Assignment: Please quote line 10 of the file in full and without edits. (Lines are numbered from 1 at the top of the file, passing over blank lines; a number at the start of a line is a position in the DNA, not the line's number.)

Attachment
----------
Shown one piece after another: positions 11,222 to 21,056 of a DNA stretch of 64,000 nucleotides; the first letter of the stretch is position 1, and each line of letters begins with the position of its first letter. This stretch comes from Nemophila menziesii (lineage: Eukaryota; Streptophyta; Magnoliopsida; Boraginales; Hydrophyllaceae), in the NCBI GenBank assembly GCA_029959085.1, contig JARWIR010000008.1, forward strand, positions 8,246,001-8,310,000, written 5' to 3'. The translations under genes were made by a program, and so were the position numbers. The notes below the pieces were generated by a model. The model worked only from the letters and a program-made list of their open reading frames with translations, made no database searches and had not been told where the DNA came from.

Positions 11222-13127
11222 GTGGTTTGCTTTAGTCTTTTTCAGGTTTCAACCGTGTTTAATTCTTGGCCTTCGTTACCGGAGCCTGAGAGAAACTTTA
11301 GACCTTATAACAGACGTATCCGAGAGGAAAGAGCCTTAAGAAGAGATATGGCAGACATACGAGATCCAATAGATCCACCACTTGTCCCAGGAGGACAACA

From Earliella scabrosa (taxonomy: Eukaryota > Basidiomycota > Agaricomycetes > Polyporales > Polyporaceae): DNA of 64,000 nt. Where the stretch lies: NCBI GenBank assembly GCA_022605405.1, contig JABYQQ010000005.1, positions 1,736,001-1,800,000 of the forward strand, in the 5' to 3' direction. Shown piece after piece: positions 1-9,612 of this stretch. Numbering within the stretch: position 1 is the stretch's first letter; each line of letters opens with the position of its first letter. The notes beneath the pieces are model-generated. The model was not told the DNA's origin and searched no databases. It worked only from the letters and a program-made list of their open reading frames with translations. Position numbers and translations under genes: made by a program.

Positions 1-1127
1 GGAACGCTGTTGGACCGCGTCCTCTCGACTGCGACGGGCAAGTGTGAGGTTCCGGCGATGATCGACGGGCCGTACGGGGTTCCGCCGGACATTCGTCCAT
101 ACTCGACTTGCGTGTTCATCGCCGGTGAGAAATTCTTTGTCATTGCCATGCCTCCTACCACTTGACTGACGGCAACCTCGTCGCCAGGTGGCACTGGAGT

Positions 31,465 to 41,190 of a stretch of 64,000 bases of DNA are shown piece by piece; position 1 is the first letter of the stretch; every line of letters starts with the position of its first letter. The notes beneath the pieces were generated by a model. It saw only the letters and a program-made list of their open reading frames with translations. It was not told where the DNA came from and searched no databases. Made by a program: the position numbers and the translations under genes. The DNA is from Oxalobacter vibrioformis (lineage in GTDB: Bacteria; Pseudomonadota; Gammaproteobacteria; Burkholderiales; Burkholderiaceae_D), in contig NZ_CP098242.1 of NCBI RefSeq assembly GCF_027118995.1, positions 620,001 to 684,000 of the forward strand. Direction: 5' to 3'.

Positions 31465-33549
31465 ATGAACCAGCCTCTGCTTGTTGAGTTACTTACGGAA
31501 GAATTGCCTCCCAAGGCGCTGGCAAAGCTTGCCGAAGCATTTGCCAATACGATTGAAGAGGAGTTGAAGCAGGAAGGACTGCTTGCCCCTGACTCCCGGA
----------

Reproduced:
Positions 31465-33549